While praising the compromise agreement between the CFTC and the European Commission on cross-border derivatives regulation as evidence that global policymakers are pulling together, Andreas Dombret, the member of the Deutsche Bundesbank Executive Board with oversight of financial stability, cautioned that Dodd-Frank Act and EMIR regulatory requirements could turn central counterparties into “juggernauts” of the international financial system that must be closely monitored. As such, he advised that every central counterparty must have robust risk management structures in place. As competition among central counterparties grows more and more intense, a race to the bottom could ensue as they undercut each other in terms of the size and quality of their margin requirements. Regulators and policymakers must prevent this from happening by, among other things, assuring that the central counterparties’ models for calculating margin requirements are sufficiently conservative.
In the board member’s view, the main problem with central counterparties is that losses could only be distributed among clearing participants, which is usually a small group of market participants, in particular, global financial institutions, giving rise to potential contagion risks and domino effects. More broadly, the central banker said that financial stability cannot be subordinated to the efficiency of central counterparties. While recognizing that it would be desirable for derivative users if the central counterparties became interconnected because the users would not need to join a number of different central counterparties in order to settle contracts with counterparties that use other central counterparties, the board member warned against the contagion dangers that interconnected central counterparties would represent. All of this serves to illustrate why regulators must continue to keep a close watch on the future development of the derivatives markets. In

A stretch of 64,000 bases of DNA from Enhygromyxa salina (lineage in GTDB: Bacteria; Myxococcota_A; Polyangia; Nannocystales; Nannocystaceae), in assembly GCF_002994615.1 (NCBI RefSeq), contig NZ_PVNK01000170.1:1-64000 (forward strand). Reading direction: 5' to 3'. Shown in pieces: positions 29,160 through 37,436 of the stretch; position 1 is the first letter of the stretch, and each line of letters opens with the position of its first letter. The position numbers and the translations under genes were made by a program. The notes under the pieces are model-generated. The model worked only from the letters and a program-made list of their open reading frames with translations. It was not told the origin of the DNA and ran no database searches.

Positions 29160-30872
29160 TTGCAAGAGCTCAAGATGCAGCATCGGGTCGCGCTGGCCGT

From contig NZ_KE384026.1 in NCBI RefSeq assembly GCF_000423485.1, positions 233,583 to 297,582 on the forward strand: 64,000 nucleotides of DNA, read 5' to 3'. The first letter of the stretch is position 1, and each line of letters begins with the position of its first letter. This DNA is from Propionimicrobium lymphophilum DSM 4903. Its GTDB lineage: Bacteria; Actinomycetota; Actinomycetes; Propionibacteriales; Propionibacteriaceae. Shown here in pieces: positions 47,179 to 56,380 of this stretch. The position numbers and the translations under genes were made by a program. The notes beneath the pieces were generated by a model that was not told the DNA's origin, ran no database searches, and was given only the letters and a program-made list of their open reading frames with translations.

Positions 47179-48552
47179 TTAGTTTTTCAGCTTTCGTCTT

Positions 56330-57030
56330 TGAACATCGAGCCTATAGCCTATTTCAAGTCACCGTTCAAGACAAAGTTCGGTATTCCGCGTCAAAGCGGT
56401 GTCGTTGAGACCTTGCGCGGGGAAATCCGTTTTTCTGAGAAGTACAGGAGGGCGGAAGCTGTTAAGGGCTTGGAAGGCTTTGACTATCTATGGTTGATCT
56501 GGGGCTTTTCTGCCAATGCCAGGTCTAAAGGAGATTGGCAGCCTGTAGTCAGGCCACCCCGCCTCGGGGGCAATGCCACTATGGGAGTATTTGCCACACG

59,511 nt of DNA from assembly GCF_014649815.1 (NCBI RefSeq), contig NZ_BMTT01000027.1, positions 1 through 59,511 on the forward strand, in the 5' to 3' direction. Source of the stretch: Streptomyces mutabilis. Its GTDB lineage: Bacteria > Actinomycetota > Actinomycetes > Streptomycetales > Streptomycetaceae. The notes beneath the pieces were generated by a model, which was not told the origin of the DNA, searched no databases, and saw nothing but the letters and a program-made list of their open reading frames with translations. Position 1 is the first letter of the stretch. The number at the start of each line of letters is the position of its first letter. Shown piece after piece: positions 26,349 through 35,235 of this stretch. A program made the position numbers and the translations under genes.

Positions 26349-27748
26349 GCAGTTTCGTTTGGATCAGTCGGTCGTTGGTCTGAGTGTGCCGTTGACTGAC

he noted, EMIR offers a good starting point for regulators to ensure that the
changes now under way help achieve greater stability in the financial system.
Finally, the central banker said that appropriate recovery and resolution regimes need to be available for central counterparties in case of emergencies. The envisaged loss allocation rules are one core element in designing these regimes.